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Medieval Birthplace Of Whiskey To Start Distilling Again
A medieval Scottish abbey that's hailed as the birthplace of whiskey will soon be the site of a modern distillery.
Lindores Abbey near Fife, Scotland, is the first place on record to have distilled whiskey, when in 1494 it received an order from King James IV. The abbey, founded in the 12th century, has been a ruin for centuries, first being sacked by a mob in 1543, and then thoroughly destroyed by John Knox, founder of Scottish Presbyterianism, in 1559.
Now the Scotsman reports that the owners of the land have launched a £5 million ($8.1 million) project to build a whiskey distillery on the site. Water will come from the abbey's medieval well and the barley will come from adjacent fields. The distillery will open in two or three years and will include a visitor's center.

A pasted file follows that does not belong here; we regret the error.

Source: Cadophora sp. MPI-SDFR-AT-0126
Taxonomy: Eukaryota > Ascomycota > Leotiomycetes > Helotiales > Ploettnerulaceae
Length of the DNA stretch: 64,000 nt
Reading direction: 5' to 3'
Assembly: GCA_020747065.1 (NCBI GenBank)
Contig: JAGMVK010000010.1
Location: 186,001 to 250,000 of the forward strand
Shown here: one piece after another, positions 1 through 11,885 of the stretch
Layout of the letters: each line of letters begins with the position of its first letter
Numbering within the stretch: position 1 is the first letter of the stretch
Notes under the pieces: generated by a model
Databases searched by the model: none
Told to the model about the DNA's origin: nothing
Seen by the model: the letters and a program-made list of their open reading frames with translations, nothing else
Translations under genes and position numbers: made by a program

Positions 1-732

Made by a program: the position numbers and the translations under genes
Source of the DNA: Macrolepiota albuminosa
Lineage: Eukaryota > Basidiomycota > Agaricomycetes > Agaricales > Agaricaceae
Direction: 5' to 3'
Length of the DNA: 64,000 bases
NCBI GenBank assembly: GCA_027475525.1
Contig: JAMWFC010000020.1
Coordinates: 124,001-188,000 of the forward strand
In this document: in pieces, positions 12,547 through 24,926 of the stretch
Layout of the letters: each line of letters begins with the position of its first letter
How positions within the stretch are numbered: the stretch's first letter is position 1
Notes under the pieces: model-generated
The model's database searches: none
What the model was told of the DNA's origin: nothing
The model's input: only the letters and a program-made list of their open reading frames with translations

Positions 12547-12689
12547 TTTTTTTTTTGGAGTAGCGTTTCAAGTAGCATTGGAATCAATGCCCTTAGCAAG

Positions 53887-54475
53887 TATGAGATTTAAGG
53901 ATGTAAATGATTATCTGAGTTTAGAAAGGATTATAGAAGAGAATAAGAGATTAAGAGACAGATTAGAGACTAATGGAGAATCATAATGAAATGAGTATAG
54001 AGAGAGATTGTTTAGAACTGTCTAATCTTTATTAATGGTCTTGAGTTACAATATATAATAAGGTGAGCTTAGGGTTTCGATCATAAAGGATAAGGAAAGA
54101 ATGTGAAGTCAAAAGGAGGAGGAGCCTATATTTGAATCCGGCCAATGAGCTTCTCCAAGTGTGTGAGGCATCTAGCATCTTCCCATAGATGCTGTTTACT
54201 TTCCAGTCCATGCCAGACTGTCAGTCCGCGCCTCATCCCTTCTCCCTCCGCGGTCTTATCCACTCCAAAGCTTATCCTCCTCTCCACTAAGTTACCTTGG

Of course it takes time for whiskey to mature, so landowner Andrew McKenzie Smith is also looking into making gin and flavored liqueur, which mature more rapidly. The Smith family hopes the abbey's legendary status among whiskey aficionados will bring in business, and are looking into teaming up with Historic Scotland to restore the abbey.